not within the province of our sketch to dwell upon any of the bold assertions and hypotheses in it that have been invalidated by later geological discoveries; and, notwithstanding a few errors in detail, almost inevitable in a book of the kind, the Origine de l'Homme is, as a whole, a work as vigorously thought out as clearly and generously written.
Madame Clémence Royer has further occupied herself with special researches on subjects of the same nature. Their results have been published in the highly esteemed review, the Bulletin of the Société d' Anthropologie. The most important of these memoirs relate to the Craniology of the Quaternary Period, the Celts, the Origin of the Different Human Races (1873), and the Domestication of Monkeys (1887). The last work was published at the time of the appearance of a book by M. Victor Meunier, a believer in the possibility of domesticating the simian race. His proposition, received in France as a kind of a joke, taxed the genius of the Parisian caricaturists, because the author had suggested that newborn children be nursed by monkeys, whose milk was most like that of the human mother. Of course it was an easy subject to joke about. Madame Royer showed how little originality there was in this book. We might, she said, undoubtedly succeed in educating monkeys, and they would at the end of many generations be in certain cases superior to the dog and the horse. Unfortunately, the struggle for existence opposed the adoption of the Utopian idea. The place for each human recruit at the social table is now too narrow for any part of it to be left for "our lower brethren."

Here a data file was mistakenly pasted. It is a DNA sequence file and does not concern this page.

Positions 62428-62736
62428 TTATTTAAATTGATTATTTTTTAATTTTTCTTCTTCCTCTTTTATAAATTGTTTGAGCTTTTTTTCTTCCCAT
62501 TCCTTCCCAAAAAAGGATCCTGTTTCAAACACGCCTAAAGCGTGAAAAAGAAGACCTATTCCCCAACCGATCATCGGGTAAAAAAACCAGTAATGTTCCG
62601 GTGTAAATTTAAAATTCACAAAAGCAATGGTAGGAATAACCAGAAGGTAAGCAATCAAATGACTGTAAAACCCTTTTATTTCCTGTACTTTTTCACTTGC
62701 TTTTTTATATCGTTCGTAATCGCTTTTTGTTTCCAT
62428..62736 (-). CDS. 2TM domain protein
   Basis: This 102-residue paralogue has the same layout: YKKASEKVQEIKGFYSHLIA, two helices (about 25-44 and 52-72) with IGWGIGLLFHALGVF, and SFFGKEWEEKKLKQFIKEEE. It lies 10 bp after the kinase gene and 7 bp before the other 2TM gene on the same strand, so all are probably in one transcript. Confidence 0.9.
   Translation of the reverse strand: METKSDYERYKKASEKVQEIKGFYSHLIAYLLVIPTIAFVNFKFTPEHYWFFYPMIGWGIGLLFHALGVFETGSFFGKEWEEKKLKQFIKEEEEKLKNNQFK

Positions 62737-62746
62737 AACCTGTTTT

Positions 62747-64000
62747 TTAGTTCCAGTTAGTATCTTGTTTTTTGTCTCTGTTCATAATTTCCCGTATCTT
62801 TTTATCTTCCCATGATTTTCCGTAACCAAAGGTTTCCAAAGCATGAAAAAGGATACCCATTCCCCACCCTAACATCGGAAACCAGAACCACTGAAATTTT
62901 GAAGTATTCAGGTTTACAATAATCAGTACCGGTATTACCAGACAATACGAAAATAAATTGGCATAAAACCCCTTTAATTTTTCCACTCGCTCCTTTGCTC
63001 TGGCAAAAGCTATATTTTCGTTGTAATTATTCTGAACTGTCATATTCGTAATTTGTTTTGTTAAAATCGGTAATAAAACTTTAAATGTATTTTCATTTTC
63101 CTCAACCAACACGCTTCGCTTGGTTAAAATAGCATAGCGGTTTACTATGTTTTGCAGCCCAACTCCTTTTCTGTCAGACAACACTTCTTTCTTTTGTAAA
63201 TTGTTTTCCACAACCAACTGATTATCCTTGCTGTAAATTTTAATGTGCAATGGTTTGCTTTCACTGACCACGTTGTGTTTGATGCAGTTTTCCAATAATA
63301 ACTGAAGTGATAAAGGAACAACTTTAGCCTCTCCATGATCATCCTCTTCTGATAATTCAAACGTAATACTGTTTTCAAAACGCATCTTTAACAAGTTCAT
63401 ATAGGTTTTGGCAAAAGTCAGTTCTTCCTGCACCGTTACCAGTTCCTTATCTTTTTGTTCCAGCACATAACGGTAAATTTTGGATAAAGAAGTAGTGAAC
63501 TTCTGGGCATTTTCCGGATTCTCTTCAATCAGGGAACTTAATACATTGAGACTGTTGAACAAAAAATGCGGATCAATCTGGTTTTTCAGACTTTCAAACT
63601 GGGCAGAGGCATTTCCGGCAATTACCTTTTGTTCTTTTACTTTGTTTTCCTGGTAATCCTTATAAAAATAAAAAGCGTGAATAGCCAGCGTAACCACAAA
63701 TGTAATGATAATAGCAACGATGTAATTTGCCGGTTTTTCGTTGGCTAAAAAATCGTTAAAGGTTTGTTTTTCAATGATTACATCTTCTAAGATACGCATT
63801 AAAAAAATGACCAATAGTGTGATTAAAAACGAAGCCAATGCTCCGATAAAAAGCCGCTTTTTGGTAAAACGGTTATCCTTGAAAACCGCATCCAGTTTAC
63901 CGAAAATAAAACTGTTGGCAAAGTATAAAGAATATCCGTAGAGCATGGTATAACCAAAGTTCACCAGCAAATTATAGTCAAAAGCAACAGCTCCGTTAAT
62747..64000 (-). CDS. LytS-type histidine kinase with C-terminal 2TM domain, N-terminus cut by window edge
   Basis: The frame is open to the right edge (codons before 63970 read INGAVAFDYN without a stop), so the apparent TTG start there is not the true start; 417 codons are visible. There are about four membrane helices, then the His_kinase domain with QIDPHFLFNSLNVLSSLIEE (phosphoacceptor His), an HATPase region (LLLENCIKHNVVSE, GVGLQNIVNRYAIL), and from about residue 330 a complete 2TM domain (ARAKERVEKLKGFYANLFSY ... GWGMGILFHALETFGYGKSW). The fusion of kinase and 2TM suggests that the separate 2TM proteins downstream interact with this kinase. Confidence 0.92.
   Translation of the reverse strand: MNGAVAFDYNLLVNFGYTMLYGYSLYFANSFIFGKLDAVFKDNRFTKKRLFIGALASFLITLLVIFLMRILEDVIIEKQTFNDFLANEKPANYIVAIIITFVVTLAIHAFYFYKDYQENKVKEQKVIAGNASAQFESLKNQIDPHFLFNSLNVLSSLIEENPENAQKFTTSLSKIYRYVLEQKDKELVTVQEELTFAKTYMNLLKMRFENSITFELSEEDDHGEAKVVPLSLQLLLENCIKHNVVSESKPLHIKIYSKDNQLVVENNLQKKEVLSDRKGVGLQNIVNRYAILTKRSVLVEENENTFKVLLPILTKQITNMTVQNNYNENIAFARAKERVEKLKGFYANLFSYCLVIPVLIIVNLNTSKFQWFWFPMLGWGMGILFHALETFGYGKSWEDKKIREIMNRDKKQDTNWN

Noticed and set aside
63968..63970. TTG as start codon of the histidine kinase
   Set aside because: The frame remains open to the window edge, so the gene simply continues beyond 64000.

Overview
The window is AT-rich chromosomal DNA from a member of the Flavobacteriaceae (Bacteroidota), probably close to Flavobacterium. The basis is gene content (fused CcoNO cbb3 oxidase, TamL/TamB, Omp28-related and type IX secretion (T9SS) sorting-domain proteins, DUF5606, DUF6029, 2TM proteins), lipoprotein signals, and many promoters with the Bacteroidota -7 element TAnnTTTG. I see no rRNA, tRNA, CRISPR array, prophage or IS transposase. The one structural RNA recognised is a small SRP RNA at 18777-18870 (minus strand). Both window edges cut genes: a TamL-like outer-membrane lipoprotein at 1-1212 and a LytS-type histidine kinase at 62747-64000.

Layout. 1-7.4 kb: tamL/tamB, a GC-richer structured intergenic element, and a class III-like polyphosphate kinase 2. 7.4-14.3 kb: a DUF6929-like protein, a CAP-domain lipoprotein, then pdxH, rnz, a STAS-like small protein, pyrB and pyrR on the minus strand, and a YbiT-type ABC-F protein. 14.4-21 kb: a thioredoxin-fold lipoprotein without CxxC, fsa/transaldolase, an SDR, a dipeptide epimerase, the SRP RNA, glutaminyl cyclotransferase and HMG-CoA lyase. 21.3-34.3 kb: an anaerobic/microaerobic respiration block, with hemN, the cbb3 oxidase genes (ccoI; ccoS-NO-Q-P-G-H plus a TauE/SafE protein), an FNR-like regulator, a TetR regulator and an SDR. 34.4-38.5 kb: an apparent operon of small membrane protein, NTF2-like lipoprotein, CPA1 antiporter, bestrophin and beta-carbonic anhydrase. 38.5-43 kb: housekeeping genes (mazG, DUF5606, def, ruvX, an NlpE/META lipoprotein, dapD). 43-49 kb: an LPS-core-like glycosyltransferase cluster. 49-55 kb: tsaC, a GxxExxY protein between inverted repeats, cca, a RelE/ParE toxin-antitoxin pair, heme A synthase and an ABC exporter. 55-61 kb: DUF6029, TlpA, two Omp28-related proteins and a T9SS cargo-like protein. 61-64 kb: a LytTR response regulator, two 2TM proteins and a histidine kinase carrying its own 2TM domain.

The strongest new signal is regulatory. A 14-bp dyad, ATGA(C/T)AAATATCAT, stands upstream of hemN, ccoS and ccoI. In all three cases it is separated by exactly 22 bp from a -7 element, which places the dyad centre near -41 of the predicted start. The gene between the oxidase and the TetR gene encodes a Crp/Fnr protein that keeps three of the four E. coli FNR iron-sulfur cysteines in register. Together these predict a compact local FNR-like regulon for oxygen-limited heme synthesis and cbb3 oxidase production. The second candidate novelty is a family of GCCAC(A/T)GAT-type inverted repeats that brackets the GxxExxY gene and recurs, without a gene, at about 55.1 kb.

Anthropological sciences were not the only ones to which the encyclopedic mind of our learned philosopher was attracted. A few years ago she returned to her earlier studies, and collaborated on the Nouveau Dictionnaire d'Économie politique of Léon Say (1891'92). The most profound article she wrote for this work was that on the word positivism. According to it, the Positive Philosophy dates, not from Auguste Comte, who is believed to have introduced it, but from Bacon; for its essential features may be found in the Novum Organum and the Scientia nuova. Furthermore, Madame Royer found that Comte "emasculated" the doctrine of the famous chancellor. The principal dogma of the system is the impossibility of knowledge of first causes by our reason. This is an error, says Madame Royer. Two distinct ideas have been confounded in the term first causes: first, the permanent cause of phenomena, their essential "substratum," the discovery of which man may perhaps some day reach; and, second, the supposed primary term of each phenomenal law. But if the world is eternal, this last does not exist,
- Les Singes domestiques. Paris, 1886.